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Citroen C4 Picasso 2015 Review
- Vital Stats
$40,990 - $40,990
- Untested by ANCAP
Big enough but not huge
Glass, glass and more glass is the first impression of Citroën’s C4 Picasso people mover. This baby is just not your typical people mover, built for five rather than seven and providing a new motoring environment where the passenger’s view is no longer obscured by sturdy pillars and pressed metal bonnets. Needless to say we can finally conduct a review where the focus is on the inside of a car. Cue some serious cabin fever.
If you haven’t yet picked up on the fact this review is all about the cabin, here's the heads up - it's all about the cabin. The C4 Picasso offers broad window spaces and an un-obtrusive but quality trim to blend the inside with the outside.
The seating arrangement and style is top-notch - the front seats are a hybrid of Euro leather clad luxury with firm ergonomically sensible designer furniture. The seats are positioned upright with chair armrests at the rear of the front seats, and there are fold down tables for the rear passengers (sorry to break it to you kids but homework can now be done between home and drop off).
The front passenger seat electronically reclines with a foot rest coming from under the seat ‘Jason Recliner’ style - superb for long trips when the passenger needs to zone out or a driver swap is executed. The test car had the full leather pack which was beautiful but adds an extra $5000 to the bottom line—ouch.
From the top of the dash, to the middle console extending to the door, the lining material used is three shades of a neutral beige. Sounds boring yet it blends so well we liked it with the textures providing an interesting and refreshing surface.
The instrument layout was altogether different - confusing at first but within ten minutes being behind the wheel, I came to grips with the concept of the centre placed Speedo/Tachometer above the central screen display and nowhere near the steering wheel. The space in front of the steering wheel is bare and the transmission shift is located on the right of the steering wheel. The storage space was uncluttered and accessible however the power and USB outlets are hidden in the front storage space, making the power process longer than it should be.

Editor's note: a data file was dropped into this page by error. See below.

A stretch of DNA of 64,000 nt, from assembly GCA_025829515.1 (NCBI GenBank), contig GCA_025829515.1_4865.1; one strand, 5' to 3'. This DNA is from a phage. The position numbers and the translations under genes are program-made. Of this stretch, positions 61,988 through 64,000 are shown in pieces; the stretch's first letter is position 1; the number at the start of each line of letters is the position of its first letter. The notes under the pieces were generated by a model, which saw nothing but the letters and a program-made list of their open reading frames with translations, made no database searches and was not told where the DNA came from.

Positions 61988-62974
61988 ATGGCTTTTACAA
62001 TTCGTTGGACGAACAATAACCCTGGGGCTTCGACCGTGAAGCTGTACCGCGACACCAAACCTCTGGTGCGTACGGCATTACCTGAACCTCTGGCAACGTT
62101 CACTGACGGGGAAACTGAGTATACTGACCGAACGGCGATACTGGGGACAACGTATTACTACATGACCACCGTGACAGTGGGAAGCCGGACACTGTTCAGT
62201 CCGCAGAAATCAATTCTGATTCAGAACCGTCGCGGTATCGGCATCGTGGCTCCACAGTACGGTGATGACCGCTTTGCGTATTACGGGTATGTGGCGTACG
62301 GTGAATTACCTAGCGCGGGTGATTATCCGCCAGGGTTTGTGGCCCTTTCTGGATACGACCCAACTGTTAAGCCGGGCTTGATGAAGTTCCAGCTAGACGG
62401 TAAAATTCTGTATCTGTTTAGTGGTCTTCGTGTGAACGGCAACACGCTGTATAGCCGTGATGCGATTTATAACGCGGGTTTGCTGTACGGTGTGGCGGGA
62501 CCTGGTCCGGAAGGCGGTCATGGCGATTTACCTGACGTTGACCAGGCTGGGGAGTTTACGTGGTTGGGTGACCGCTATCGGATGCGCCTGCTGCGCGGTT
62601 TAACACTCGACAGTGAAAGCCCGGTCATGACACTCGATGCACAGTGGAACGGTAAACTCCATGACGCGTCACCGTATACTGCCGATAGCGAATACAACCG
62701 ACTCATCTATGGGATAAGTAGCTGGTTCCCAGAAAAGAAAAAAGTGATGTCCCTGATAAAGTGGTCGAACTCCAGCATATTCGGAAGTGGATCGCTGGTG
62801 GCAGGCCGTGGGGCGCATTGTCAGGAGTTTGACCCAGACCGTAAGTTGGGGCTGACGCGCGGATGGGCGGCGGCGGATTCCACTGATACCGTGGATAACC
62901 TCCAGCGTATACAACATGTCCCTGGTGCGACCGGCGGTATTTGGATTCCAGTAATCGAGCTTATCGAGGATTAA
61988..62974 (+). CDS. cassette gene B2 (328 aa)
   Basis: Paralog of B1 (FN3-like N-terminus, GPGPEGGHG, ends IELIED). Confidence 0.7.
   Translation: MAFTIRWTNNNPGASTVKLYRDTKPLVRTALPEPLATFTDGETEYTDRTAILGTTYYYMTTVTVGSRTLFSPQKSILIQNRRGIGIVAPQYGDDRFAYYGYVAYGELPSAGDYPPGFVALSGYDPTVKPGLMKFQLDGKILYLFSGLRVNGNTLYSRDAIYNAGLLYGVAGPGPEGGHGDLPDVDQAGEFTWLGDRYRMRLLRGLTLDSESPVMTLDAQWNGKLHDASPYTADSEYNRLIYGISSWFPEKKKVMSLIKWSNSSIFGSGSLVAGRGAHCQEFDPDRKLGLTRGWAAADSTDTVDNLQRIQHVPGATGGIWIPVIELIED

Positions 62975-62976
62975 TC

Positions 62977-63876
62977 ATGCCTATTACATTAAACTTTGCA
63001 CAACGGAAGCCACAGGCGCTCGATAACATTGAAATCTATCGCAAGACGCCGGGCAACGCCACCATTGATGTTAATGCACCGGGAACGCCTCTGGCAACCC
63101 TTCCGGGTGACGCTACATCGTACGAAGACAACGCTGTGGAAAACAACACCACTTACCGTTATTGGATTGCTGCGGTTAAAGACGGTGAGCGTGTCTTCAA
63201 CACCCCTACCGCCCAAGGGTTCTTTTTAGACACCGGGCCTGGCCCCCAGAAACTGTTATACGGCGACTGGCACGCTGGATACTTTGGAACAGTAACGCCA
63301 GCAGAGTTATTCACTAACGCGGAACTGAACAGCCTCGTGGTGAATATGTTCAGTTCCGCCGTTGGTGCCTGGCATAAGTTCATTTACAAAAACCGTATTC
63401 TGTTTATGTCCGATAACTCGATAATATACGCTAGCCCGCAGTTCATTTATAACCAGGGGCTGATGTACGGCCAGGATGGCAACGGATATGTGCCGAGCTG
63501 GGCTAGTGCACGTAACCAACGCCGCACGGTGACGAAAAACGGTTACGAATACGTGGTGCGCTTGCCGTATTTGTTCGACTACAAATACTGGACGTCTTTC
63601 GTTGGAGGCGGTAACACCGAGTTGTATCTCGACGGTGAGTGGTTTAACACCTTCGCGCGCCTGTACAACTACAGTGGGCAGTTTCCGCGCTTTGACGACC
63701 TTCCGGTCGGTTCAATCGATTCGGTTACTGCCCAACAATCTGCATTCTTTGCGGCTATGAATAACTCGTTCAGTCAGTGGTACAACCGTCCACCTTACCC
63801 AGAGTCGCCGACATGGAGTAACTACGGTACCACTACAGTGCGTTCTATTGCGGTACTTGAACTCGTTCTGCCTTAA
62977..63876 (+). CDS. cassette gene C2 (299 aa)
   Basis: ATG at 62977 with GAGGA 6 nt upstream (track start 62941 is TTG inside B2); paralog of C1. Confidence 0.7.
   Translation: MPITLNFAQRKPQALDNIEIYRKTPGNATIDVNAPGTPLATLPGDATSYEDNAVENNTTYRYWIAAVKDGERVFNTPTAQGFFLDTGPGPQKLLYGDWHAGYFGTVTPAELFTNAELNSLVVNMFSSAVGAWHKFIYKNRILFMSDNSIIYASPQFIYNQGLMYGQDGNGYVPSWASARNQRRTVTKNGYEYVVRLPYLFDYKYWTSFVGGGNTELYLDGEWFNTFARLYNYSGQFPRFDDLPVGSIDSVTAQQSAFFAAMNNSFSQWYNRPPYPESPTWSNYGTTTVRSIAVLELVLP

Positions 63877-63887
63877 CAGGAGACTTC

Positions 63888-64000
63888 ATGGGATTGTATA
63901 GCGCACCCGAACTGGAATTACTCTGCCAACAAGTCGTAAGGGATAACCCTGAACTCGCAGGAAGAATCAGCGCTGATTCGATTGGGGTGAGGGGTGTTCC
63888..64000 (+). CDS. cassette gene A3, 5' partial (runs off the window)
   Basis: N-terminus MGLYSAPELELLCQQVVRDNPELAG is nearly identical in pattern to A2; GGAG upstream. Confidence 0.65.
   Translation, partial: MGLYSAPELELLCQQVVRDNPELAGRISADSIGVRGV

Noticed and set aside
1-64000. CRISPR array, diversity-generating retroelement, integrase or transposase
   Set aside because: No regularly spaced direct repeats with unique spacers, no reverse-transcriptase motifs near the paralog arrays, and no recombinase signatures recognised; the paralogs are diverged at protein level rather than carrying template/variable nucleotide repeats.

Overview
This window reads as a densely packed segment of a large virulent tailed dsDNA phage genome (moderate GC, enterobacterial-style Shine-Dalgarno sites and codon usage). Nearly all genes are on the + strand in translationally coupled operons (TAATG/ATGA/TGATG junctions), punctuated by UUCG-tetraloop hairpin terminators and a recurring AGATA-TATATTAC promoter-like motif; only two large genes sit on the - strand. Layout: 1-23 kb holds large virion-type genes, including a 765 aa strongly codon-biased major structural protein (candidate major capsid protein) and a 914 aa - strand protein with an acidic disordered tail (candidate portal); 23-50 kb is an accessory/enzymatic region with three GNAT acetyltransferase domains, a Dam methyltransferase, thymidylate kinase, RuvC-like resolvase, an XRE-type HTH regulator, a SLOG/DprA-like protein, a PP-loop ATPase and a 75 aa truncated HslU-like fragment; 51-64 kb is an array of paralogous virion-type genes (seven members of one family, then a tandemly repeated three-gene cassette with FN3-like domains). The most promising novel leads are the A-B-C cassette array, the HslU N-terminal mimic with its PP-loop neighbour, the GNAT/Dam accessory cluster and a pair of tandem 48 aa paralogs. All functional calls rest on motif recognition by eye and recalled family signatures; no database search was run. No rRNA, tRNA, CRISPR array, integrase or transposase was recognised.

The interior space feels generous including the boot. All three of the back seats fold individually giving loading flexibility. I really liked the two rear vision mirrors stacked – the large for rear view out of the car and the smaller mirror to check the goings on in the rear of the vehicle, clever and considerate.
Firstly the gear lever (more like a delicate twig) is positioned to the right of the steering wheel and was so fragile looking I was afraid it would somehow snap off, resembling the tender arm of your reading glasses. The ‘twig’ felt strange to move at first but after a few drives I got my head around the concept and became quite used to the system but not without a few errors such as leaving the vehicle in reverse when thinking it was in park simply because the gear indicator is located in the middle consul half a meter from the lever. Oops. My bad.
The Picasso is powered by a 121kw turbo petrol returning a 5.6L/100km consumption which is good news. The Picasso is no street racer being a little slow off the mark however, once punching along at mid-range power, the engine was more responsive and the vehicle pulled better making the Picasso feel much more agile. In fact the vehicle handles particularly well considering its shape, height and weight, it takes corners with surprisingly low body roll. The brakes performed well, keeping the Picasso’s frame in line when entering corners at speed.In the tight urban areas the Picasso comes to the fore with a great turning circle, parking is a breeze due to the car’s dimensions and the multitude of glass windows and mirrors makes vision uber easy.
I’m a fan of the C4 Picassos style cues, inside and out. It is a refreshing to review a car that looks best when your sitting in it because essentially that is where you spend most of your time with the car, no?
The dual pillars on the windscreen sets the car apart and the windscreen just goes on forever, joining the panoramic glass roof for great effect. The sun visors for the driver and front passenger slide back towards and past the top end of the windscreen - it feels at times like the front seat of a helicopter. The receding hairline windscreen is enjoyable but as soon as that hot Aussie sun hits you full-force at midday, you’ll be sure to be sliding those babies back into place, quick smart.
The overall look from the outside is modern, the light and grille arrangements with the blend of LEDs and chrome help set the French beauty aside.
The C4 Picasso is a refreshing motor vehicle for so many reasons. Citroen have cleverly shifted their zeal for quirkiness from the outside to the inside with an unconventional approach to glass and interior concepts. At $40,990 it’s a concept to consider for anyone who simply moves people in an urban environment. It is comfortable, stylish and contemporary. We suggest you definately compare the idea with some of the overpriced and overweight SUVs currently on the market, it’s worth a geezer.